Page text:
The coasts of Mediterranean Europe: ecosystems, societies and conflicts in the 19th and 20th centuries, USPC Junior Chair of Excellence awarded to Giacomo Parrinello
Coastal areas share common features given that they are at the intersection of similar terrestrial and marine ecosystems. These include many phenomena and processes: vegetation cover, hydrography – river and sea – and aquatic life, tectonics and climate. All these characteristics combine and interact with coastal environments. The latter also share common sociopolitical features, since they are major areas of contemporary urban and industrial development, imvolving local and national environmental regulatory policies and conflicts over resource and infrastructure development, in a context of population growth, a built environment, industrialization and pollution.
Funded by a USPC IDEX Junior Chair of Excellence, this project aims to examine the development of coastal environments in Western Mediterranean Europe by studying the region spanning the coasts of northeastern Spain, northwestern Italy and southern France over the course of the 19th and 20th centuries.
Indeed, this coastal strip from Catalonia to Tuscany presents very similar topographical, hydrographical and climactic characteristics: a steep gradient from mountainous terrain to the sea, with occasional plains corresponding to river estuaries or ancient swamps; predominantly torrential rivers; intense and often concentrated rainfall alternating with long periods of drought.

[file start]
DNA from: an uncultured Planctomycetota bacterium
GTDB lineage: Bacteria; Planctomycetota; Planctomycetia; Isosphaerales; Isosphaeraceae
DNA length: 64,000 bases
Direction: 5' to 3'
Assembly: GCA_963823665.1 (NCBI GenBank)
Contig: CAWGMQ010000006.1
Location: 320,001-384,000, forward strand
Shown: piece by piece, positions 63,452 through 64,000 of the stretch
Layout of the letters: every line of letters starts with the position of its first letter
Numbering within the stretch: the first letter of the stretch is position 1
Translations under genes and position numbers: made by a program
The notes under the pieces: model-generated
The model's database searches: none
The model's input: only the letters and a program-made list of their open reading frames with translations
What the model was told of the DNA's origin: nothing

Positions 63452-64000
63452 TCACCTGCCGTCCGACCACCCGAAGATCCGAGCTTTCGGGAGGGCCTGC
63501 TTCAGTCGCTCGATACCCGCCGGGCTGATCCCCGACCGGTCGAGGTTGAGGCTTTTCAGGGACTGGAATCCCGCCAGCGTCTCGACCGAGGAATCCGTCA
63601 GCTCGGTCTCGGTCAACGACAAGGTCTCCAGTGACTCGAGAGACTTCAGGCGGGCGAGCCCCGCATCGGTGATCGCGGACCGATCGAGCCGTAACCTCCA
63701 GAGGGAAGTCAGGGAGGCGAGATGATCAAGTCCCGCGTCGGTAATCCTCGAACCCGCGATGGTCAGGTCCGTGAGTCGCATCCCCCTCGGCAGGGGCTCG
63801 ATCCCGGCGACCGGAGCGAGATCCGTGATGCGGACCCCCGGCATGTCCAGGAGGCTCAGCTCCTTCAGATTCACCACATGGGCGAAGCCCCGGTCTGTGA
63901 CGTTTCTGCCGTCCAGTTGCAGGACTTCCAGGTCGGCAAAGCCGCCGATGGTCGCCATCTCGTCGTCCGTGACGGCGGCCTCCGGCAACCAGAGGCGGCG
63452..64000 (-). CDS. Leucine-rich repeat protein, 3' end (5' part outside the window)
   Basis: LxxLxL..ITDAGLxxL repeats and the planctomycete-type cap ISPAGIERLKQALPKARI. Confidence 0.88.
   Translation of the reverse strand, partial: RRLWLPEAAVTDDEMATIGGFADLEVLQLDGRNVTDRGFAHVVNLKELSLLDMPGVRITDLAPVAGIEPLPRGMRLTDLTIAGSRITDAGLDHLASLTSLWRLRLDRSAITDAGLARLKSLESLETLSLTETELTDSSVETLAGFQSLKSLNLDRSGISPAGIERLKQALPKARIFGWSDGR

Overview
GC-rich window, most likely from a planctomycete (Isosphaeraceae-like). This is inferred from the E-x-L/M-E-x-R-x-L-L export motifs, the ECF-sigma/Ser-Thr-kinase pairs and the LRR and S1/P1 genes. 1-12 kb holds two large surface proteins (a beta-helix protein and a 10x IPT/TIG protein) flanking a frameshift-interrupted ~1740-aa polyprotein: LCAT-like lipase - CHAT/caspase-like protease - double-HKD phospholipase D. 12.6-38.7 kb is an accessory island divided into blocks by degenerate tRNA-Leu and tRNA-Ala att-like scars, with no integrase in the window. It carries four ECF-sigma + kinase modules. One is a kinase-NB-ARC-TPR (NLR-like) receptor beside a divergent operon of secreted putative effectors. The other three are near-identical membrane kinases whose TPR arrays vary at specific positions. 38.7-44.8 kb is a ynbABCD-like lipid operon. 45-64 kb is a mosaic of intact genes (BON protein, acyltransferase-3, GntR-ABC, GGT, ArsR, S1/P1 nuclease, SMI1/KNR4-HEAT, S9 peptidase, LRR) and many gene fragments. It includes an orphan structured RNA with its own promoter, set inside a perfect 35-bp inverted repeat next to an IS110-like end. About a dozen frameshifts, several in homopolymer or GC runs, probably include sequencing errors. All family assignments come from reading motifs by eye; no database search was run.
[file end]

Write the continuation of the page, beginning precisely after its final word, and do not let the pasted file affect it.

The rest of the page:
Despite the two national borders that run through it, this region also shares homogeneous socioeconomic characteristics, in particular a densely populated coast paired with strong urbanization, significant touristic development, and the presence of major industrial sites. These features also entail shared conditions of risk and vulnerability: erosion, flooding, droughts, landslides, pollution, and biodiversity loss, all of which are exacerbated by climate change.
Despite the importance of this region and the growing literature on contemporary socio-ecological issues, a historical approach to these aspects remains relatively undeveloped. Yet a historical perspective can shed light on current risks and vulnerabilities by showing their development over time while advancing the understanding of interactions between geo-biophysical forces and processes and the transition to urban-industrial modernity.
Thus this work intends to reveal the historical dimension of the transformation of Mediterranean coastlines, and to determine the phases, actors and causes of the socio-ecological development of this coastal region by focusing on the historical links between hydraulic development and catastrophes. Finally, drawing on a multidisciplinary approach this project seeks to foster collaboration between the social sciences and humanities and the natural sciences, as well as partnerships with international research institutes studying the Mediterranean basin.
Home page picture copyrights: Marseille seaport, around 1825. Artist: Garneray/ Wikimédia Public Domain